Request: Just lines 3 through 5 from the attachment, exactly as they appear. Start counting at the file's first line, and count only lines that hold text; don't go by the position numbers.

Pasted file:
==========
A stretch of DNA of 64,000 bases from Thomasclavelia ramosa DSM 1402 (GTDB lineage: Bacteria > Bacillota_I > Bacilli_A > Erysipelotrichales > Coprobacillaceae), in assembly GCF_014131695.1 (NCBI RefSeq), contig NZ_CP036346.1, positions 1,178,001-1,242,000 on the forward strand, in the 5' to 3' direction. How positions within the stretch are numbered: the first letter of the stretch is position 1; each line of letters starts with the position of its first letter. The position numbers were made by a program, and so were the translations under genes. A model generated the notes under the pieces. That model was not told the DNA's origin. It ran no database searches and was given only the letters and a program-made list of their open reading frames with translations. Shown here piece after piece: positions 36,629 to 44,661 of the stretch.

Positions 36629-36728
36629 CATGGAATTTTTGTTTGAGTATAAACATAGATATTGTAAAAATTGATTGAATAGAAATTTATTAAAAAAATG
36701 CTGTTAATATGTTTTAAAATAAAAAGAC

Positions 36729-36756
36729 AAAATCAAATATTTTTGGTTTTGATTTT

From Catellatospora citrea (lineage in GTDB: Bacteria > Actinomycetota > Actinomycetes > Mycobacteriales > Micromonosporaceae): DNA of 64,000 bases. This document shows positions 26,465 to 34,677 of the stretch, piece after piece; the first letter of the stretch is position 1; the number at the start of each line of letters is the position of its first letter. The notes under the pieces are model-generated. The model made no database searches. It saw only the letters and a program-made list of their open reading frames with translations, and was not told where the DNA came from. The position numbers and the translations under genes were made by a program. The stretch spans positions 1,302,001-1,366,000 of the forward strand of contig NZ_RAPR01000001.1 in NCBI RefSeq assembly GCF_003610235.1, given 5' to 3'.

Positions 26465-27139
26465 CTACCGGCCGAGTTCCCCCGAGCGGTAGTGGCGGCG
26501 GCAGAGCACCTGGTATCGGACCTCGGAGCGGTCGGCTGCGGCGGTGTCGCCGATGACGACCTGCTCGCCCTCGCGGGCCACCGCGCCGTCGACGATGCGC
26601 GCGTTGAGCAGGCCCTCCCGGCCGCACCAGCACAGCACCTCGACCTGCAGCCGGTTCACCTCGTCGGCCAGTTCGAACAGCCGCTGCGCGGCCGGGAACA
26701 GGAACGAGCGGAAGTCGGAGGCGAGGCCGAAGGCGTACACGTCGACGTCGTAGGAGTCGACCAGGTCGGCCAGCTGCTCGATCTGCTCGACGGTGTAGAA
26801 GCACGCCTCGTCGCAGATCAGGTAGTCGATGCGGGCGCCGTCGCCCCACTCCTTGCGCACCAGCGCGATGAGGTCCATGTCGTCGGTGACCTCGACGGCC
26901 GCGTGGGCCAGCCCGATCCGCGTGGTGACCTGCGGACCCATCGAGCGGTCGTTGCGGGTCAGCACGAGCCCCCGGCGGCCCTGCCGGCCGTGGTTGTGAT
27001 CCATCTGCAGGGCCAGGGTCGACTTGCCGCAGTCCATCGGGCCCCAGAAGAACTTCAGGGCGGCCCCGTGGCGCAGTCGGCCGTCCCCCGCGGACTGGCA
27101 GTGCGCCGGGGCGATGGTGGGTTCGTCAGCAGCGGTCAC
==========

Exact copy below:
36629 CATGGAATTTTTGTTTGAGTATAAACATAGATATTGTAAAAATTGATTGAATAGAAATTTATTAAAAAAATG
36701 CTGTTAATATGTTTTAAAATAAAAAGAC

Positions 36729-36756